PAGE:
Stephanie Palmer-Derrien* says PayPal has entered Australia’s buy-now-pay-later (BNPL) market and won’t be charging merchants additional fees.
International fintech giant PayPal has shown its hand in the Aussie buy-now, pay-later scene, announcing plans to launch a deferred payment option at the checkout for its Australian merchants.
The PayPal Pay in 4 solution launched in the US, the UK and France last year, and is expected to be available for all 9 million Australian PayPal customers by early-June, 2021 — just in time for end of financial year sales
Andrew Toon, general manager for payments at PayPal Australia, tells SmartCompany the new offering comes as a response to demand from business customers Down Under.
“They have inundated us with requests,” he says.
It also follows a boom in e-commerce during the COVID-19 pandemic, which saw a surge in people shopping online, many for the first time.
That also meant a surge in use of BNPL products, and in the share prices of the likes of Afterpay and Zip.
The new payment option will appear in the PayPal wallet at checkout, and e-commerce businesses will also be able to highlight the BNPL service using a distinct button on their own sites.
It will be interest-free for consumers, and businesses will also not be charged an additional fee.
It’s this latter point that could serve to undercut the other major players in this sector — fees for merchants offering BNPL range from three per cent to six per cent, and they have historically been a contentious topic.
Currently, a controversial ‘no-surcharge’ rule means BNPL players can prohibit merchants from charging more to consumers to help cover the cost.
The self-regulating BNPL Code of Practice, which was revealed in December 2019 and came into effect earlier this month, did not address the issue.
Through PayPal Pay in 4, late payments will still incur fees for consumers.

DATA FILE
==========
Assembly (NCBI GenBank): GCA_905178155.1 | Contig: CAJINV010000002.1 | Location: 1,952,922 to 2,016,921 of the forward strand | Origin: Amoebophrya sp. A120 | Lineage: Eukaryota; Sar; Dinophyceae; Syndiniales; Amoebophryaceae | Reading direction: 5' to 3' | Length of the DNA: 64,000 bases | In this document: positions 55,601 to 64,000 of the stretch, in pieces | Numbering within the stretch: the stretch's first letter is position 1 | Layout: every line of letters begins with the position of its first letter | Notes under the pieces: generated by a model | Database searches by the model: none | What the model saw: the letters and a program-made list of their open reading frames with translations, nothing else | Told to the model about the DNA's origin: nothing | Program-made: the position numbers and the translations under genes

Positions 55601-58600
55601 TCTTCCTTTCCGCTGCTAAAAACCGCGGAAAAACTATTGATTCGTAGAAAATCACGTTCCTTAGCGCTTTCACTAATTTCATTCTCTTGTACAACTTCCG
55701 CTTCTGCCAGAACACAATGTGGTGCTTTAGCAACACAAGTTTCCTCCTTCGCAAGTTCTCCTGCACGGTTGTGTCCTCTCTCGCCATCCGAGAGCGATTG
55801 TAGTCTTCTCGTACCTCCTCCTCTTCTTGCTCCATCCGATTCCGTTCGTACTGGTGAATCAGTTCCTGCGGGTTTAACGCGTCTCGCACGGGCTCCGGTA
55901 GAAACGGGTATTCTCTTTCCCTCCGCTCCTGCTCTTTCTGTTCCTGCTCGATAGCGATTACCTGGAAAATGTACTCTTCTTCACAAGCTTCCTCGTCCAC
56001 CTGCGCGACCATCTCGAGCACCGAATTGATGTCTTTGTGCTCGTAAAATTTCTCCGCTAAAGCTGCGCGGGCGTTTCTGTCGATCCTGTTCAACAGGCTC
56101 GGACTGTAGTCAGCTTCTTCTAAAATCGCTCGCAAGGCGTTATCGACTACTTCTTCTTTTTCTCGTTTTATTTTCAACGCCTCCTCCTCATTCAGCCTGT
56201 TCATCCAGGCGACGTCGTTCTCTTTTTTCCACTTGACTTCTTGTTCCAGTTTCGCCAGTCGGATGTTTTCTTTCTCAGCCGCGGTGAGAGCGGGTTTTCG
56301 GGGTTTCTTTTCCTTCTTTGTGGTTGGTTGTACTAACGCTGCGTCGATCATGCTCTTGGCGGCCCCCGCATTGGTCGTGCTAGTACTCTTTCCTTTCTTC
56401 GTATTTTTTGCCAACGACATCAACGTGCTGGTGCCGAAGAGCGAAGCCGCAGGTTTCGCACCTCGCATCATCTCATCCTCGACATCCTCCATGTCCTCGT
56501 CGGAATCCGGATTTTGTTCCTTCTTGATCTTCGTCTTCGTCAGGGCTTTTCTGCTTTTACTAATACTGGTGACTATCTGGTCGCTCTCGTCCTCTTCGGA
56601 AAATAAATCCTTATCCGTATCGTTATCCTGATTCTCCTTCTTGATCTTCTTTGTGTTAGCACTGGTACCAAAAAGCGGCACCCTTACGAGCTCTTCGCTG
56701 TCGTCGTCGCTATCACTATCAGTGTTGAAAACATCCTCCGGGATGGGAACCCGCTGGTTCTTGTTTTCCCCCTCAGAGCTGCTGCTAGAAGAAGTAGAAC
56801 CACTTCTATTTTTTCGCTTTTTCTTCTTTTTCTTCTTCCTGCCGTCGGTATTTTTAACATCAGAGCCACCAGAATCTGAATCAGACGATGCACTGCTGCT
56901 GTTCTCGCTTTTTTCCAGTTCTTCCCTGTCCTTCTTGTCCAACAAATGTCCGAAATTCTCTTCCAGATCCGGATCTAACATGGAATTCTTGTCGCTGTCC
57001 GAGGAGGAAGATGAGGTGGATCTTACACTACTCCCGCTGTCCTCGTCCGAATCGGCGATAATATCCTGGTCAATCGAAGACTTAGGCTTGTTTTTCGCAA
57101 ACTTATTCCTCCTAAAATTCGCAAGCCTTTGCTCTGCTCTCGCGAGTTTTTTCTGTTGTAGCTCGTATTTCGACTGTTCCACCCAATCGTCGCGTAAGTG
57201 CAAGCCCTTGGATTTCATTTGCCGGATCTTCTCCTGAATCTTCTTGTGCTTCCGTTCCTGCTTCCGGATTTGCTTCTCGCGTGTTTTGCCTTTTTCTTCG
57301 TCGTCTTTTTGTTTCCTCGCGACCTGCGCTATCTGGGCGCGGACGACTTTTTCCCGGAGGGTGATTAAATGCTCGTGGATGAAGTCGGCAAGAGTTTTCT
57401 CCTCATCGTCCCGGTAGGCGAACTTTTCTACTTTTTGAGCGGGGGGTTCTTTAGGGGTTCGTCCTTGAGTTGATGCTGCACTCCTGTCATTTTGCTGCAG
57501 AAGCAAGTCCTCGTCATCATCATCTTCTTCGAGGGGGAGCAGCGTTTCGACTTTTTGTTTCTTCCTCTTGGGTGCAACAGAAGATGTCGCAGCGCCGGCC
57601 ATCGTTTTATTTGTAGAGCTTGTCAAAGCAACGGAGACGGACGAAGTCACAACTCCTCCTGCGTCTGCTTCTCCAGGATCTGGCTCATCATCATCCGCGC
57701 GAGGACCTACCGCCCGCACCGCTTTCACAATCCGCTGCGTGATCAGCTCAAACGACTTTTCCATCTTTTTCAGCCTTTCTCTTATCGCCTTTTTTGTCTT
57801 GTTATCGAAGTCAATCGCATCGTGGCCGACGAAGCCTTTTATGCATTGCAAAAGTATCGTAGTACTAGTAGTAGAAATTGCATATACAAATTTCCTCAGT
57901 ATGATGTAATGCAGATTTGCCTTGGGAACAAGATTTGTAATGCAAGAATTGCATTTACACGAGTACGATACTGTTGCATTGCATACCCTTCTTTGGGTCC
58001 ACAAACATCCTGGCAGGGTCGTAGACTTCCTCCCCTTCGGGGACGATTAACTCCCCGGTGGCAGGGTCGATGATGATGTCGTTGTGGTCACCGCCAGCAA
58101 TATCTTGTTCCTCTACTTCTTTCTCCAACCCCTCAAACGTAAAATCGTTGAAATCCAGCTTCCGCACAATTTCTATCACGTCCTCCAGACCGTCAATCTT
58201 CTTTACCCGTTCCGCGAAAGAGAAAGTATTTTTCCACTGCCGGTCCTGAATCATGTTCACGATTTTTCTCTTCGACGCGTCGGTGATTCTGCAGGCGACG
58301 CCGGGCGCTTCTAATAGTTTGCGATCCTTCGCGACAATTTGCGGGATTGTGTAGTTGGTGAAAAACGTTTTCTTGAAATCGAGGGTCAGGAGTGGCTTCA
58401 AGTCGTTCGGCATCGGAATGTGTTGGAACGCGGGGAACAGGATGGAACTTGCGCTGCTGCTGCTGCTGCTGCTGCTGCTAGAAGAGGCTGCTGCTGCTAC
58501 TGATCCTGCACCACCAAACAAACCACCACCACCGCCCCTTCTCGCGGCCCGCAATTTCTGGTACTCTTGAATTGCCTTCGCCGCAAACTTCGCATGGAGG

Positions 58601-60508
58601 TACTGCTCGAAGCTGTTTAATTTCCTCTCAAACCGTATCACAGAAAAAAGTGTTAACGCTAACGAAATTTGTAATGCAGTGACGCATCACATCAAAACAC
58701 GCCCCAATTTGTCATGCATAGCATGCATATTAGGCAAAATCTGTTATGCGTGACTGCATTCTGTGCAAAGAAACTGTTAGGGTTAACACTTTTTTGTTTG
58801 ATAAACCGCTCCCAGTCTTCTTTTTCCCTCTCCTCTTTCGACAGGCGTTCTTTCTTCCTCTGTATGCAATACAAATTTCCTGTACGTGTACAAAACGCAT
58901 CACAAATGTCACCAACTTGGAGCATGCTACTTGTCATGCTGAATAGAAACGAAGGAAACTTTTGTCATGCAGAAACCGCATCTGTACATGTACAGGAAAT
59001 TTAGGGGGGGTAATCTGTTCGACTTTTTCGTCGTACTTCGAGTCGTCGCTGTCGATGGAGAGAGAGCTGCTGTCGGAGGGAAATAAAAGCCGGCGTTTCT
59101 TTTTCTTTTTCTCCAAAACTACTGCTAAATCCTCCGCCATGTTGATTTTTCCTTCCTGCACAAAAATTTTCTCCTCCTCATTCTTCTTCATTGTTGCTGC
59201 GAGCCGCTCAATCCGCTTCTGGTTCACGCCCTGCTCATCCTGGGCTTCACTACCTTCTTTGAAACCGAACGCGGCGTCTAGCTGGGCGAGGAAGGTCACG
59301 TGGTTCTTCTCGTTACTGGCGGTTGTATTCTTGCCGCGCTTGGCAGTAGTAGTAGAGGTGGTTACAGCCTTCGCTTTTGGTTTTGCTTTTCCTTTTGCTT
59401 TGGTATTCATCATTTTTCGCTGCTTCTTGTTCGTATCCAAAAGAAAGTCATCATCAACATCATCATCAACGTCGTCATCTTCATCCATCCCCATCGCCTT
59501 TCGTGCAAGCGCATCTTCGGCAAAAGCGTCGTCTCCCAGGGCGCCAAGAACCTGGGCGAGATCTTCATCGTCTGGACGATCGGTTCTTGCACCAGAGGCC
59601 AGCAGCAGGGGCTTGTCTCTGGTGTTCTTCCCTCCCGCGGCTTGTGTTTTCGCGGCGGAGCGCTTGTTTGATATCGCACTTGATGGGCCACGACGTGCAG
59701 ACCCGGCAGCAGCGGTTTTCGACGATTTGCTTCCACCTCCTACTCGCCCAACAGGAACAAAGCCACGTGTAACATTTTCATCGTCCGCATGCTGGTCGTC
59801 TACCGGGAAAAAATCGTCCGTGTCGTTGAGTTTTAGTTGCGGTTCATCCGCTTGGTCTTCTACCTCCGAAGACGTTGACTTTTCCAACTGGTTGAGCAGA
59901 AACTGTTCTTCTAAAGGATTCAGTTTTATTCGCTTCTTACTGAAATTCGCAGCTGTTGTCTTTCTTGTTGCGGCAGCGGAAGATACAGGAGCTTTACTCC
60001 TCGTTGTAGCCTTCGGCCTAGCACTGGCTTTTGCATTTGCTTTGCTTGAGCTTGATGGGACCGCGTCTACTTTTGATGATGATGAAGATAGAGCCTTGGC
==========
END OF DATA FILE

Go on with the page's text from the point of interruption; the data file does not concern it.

For purchases under $125, there’s a one-off $10 charge for late re-payment.
For purchases over $125, consumers could incur a total of three $10 late fees, meaning total fees are capped at $30.
For comparison, missed payments through Afterpay — which makes most of its revenue from merchant fees — also incur an initial $10 fee, plus a further $7 after seven days.
For purchases under $40, the fee is capped at $10, and for purchases over $40, it is capped at 25 per cent of the purchase price or $68 — whichever is lower.
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However, it’s not that merchants using the PayPal BNPL solution are doing so for free.
It’s simply wrapped up in the suite of services they get for being PayPal clients in the first place.
Toon stresses that the viability of the product does not rely on consumers missing their payments.
“We hope that nobody has to make a late payment fee,” he says.
It’s more about evolving the capabilities PayPal can offer to its customers — merchants and consumers alike.
“We look at our business holistically,” he explains, pointing to the instant-pay options using debit and credit cards, and the 211-day deferred payment option.
“These have all been delivered under the same agreement, the same integration and the same price.”
BigCommerce and Zip team up
PayPal enters the foray of the BNPL scene in the same week that e-commerce tech company BigCommerce announced it is expanding its partnership with Zip.
Following a successful rollout in Australia and New Zealand, the BNPL option will now be made available to BigCommerce’s UK and US merchants too.
In a statement, BigCommerce chief commercial officer Russel Klein said merchants need to “be thoughtful about decreasing barriers to purchase”.
That includes providing a range of payment options at checkout, he said.
The new PayPal service will be available for purchases of between $50 and $1,500, over four equal payments.
Repayments will be automatically drawn every two weeks.
It will become available in the PayPal wallet for customers with ‘accounts in good standing’, and consumers will be subject to eligibility criteria and suitability checks.
The BNPL offering will not be available for purchases for gambling; for digital gift cards; or for person-to-person transfers.
*Stephanie Palmer-Derrien is the startups and technology editor at SmartCompany.
This article first appeared at smartcompany.com.au.